It’s more common than not to have a jobs report provide mixed data and January was no exception. The headline unemployment rate fell slightly from 5.0% to 4.9%. Most economists pay less attention to the unemployment rate than in other data bits hidden in the numbers but from the sidelines a drop in the unemployment rate is a good thing and the 4.9% mark is the lowest since 2008. More people entered the workforce as well, reversing a recent trend and posting a 62.7% rate. Of all the available workers, 62.7% are on the job in some capacity.

On the other hand there are some continued signs of weakness in the economy. On top of the disappointing 0.7% initial Q4 GDP estimate, there were just 151,000 new jobs added last month as analysts were looking for a number closer to 190,000. A robust economy produces 300,000 or more new payroll jobs. December non-farm payroll numbers were also revised down by 30,000.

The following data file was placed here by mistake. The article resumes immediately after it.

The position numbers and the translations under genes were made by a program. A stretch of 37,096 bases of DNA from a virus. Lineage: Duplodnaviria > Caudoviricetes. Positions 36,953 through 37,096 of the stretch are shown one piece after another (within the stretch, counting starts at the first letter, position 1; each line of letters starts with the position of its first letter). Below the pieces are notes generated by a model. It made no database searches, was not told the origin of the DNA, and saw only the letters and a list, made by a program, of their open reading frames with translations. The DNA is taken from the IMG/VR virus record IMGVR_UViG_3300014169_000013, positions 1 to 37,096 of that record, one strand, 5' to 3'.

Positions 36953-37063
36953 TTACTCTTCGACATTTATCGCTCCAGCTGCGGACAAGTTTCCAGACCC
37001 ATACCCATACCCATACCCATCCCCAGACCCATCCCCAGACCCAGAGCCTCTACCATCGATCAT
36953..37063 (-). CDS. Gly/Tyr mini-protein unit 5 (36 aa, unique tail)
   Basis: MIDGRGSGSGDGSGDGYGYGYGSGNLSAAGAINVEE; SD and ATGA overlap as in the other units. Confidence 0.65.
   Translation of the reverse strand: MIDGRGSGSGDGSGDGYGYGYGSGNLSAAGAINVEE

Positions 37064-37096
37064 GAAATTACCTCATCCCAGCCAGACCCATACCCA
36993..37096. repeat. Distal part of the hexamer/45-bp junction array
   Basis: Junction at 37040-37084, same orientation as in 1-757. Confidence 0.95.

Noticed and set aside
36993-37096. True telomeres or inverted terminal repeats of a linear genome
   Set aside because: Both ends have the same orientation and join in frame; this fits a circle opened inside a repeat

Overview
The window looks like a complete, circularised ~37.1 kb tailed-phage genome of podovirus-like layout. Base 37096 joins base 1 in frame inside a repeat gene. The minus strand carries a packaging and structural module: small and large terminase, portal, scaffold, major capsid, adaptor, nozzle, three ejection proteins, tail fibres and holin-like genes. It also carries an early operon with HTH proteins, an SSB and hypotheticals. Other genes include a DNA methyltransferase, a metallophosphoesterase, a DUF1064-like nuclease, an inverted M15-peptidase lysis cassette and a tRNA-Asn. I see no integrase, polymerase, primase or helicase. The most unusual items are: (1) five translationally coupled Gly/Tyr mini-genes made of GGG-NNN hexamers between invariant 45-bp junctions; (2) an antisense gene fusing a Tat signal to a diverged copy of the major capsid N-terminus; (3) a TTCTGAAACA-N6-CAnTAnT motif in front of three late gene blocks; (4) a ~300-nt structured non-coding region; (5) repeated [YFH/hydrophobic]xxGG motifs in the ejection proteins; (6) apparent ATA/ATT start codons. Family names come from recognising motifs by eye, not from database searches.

Stocks continue to falter and today’s unemployment data has caused investors to lose faith in the economy over the near term. The unemployment rate did fall but the tepid job growth is causing some concern and so far it appears more and more the Fed will sit on its hands and keep a lid on rates possibly until 2017. One positive note, and not to be taken lightly, is wage growth. Average hourly earnings rose by 2.5% year-over-year which should spur consumer spending, something the Fed keeps an eye on. So far, the markets appear to be stuck and interest rates should remain near their current levels for the next several weeks at minimum.